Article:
There’s a summarized rules section of pretty much all the rules thus far, plus some new info on unit coherency, vertical/horizontal engagement, and so on. Cover still isn’t really given much space and Heavy weapons haven’t been introduced yet, but it’s good to have all the rules to this point summed up so a new player won’t have to keep turning back to months worth of drip-fed rules, one page at a time. Incomplete as it may be, it at least looks like 40k.

The adequately named mission this week, Destroy the Warden, is themed around guarding or destroying said Necron Royal Warden. The Space Marines have 3 turns to run their 8 Assault Intercessors across a lengthwise large battlemat before the 10 Necron Warriors and Royal Warden gun them all down. The placement of the cargo containers and other terrain bric-a-brac is going to do little to funnel the Marines or block line of sight, and it’s really going to come down to just how well the Marines can play the role of bowling ball before crashing into a bunch of metallic skeletal pins. I don’t feel this teaches much new to a learning player, and is certainly on the weaker side of the scenario spectrum.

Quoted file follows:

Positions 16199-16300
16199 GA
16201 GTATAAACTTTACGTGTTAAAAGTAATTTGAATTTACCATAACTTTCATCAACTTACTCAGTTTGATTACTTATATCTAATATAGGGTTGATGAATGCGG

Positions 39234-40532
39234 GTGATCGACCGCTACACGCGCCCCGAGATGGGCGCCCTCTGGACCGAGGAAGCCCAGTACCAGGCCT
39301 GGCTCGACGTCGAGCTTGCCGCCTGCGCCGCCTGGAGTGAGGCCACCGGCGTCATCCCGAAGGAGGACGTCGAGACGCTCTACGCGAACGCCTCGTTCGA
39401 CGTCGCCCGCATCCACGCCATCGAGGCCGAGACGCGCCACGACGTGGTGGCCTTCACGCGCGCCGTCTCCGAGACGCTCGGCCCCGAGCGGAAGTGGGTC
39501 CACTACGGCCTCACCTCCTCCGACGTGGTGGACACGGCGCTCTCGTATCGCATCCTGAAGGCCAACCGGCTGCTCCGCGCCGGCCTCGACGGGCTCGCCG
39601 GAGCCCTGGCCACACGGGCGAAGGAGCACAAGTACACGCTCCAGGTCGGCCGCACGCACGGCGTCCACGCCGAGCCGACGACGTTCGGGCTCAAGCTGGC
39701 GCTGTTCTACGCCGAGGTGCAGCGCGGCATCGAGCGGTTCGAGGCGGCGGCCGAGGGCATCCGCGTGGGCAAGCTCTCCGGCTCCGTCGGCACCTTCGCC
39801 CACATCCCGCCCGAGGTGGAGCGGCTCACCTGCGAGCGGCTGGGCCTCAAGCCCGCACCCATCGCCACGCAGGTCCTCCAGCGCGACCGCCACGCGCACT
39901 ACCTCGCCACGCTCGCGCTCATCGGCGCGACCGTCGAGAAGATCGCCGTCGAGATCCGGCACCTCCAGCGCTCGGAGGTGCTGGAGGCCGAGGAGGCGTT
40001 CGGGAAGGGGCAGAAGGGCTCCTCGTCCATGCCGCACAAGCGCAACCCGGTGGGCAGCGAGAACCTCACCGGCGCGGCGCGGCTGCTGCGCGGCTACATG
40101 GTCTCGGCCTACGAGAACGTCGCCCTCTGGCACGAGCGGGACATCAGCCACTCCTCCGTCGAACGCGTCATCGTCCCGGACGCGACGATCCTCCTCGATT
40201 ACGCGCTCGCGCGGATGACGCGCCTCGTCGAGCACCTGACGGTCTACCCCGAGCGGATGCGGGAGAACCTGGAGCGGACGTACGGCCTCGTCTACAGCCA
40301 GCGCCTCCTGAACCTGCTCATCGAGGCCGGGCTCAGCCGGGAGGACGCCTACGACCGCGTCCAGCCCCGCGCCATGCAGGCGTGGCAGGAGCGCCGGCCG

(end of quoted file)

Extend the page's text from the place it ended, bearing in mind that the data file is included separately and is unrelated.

Final Verdict 16/80:

Assault Intercessor Sergeant
Assault Intercessor Sergeant. Credit: Pendulin

I could honestly give this section the ol’ Ctrl+C Ctrl+V treatment from issue 13. You probably wouldn’t notice, and I could break for lunch early. The models are a decent value, the lore is fun, the mission is kinda weak. It’s a pretty middle of the road issue, but I’m not gonna complain about more dynamic Marine bodies to toss into the my collection.

See you next issue, warhams.